Several camera trap photos recently received awards.

Top winner of the third annual BBC Wildlife Magazine Camera Trap Photo of the Year contest was this shot of a young leopard in China.

Young male leopard (Panthera pardus) in China’s Shuishui River Reserve. (Photo: Zhou Zhefeng)

Second place went to this photo of a horned guan, the object of a birder expedition I filmed in Chiapas, Mexico in the mid 1970s for NBC. The only one we found was in the zoo in Tuxla Guitterez. Would have loved to see one in the wild.

A horned guan (Oreophasis derbianus) in Guatemala. Not a guan at all, this bird is the last survivor of a family of birds. It’s listed as Endangered by the IUCN Red List. (Photo: Javier Rivas)

This shot of a little known Bolivian cat species called an oncilla is another winner.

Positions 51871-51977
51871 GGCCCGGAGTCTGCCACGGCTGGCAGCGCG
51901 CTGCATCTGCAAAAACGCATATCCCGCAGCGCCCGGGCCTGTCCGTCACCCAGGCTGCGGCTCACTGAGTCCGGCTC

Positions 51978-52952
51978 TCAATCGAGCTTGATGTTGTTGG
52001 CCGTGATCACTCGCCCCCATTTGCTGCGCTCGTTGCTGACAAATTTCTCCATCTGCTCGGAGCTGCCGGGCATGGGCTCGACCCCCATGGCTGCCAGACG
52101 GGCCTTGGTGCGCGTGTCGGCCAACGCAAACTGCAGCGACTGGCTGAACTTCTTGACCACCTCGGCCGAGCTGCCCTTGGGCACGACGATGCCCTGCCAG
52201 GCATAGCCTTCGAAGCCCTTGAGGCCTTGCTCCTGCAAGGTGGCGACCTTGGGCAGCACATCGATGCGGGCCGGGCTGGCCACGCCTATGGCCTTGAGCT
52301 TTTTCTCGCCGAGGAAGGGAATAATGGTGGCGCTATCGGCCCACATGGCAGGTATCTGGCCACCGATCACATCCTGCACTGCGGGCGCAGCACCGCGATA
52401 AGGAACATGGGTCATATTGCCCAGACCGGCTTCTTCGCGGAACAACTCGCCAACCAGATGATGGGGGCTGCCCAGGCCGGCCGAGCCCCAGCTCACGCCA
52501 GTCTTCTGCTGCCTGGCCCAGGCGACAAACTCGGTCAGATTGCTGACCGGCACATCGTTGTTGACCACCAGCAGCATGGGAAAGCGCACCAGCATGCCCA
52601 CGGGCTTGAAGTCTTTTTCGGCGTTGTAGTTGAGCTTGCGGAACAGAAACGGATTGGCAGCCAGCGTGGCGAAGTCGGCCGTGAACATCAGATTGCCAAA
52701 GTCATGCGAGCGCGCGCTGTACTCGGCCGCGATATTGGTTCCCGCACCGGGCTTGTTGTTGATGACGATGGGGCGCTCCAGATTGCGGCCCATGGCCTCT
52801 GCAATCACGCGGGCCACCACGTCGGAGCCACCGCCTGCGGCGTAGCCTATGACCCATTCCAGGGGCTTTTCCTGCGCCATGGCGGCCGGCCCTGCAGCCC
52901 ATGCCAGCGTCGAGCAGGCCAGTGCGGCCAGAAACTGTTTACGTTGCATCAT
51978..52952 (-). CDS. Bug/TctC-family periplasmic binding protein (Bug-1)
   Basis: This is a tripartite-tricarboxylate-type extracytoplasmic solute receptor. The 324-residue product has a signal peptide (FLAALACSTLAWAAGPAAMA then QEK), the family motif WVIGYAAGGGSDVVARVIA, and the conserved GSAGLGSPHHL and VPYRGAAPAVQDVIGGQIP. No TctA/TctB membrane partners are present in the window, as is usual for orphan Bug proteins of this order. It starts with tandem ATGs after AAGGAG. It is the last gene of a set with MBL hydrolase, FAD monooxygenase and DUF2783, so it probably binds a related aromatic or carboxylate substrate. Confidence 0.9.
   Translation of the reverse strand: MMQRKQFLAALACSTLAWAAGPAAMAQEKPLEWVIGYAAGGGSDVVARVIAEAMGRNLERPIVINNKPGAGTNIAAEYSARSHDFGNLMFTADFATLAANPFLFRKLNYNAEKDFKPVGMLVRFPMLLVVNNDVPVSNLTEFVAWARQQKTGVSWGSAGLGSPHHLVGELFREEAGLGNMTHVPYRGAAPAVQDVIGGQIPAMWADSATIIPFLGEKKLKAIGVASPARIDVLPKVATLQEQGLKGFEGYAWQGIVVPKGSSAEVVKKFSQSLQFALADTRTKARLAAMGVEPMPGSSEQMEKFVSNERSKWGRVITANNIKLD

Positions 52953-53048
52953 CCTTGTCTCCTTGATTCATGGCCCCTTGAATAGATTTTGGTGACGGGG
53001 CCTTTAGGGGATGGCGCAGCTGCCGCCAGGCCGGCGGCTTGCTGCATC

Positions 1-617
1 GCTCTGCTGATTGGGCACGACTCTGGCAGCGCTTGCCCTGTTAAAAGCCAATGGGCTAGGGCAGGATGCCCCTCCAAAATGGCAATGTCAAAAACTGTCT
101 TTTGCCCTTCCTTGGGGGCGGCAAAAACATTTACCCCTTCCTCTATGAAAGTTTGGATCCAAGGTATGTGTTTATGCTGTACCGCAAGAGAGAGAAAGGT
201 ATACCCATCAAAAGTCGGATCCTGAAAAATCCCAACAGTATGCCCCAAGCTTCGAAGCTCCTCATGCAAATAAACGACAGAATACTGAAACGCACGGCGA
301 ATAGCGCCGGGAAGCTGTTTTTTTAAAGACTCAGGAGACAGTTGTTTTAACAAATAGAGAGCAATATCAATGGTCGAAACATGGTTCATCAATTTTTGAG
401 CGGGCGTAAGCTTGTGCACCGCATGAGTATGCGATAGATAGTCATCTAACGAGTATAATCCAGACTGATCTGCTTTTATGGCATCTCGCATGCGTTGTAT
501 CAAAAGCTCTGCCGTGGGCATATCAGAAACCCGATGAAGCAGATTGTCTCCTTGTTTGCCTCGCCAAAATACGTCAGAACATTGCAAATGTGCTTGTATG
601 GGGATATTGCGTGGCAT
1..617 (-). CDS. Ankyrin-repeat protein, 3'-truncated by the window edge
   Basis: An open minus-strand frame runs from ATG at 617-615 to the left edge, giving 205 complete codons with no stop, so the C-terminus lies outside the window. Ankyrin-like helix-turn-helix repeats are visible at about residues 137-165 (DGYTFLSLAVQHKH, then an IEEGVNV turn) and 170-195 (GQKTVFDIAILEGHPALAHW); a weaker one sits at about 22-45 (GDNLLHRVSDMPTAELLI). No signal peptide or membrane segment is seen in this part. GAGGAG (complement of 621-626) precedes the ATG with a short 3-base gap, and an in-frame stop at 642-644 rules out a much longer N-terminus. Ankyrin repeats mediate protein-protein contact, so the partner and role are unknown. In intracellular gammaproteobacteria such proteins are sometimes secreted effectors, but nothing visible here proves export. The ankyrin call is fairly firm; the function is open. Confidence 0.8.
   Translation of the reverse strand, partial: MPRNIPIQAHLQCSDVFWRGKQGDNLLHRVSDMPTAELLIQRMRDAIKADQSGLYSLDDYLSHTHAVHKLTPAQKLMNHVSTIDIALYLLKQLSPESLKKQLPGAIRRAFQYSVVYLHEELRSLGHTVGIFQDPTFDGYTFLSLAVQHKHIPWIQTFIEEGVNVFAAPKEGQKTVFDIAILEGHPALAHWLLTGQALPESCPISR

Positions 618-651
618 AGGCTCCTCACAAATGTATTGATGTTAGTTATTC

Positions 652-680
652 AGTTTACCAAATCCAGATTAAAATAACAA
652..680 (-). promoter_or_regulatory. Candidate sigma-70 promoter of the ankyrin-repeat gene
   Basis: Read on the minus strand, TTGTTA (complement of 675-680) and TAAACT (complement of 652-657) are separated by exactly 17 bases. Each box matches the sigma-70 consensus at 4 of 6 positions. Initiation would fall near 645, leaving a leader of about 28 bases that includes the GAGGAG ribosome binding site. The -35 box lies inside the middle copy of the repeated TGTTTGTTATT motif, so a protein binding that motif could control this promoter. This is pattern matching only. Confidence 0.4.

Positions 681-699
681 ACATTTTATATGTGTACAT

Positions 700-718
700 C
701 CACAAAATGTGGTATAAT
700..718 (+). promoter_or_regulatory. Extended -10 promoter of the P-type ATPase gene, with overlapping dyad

Photograph taken by Wildlife Conservation Society scientists of a Bolivian cat species called an oncilla. (Photo: Guido Ayala, Maria Viscarra, and Robert Wallace/WCS)

Photograph taken by Wildlife Conservation Society scientists of a Bolivian oncilla. (Photo: Guido Ayala, Maria Viscarra, and Robert Wallace/WCS)

The Oncilla (Leopardus tigrinus) occurs across the Amazon and along the tropical Andes. About the size of a house cat, they are the smallest cat species of South America’s lowlands. Very little is known about their life history.

The photo was taken last July during camera trap surveys of jaguars and other wildlife living in Madidi–considered to be among the most biodiverse protected areas on the planet.


Sources: ScienceDaily and Mongabay.com.

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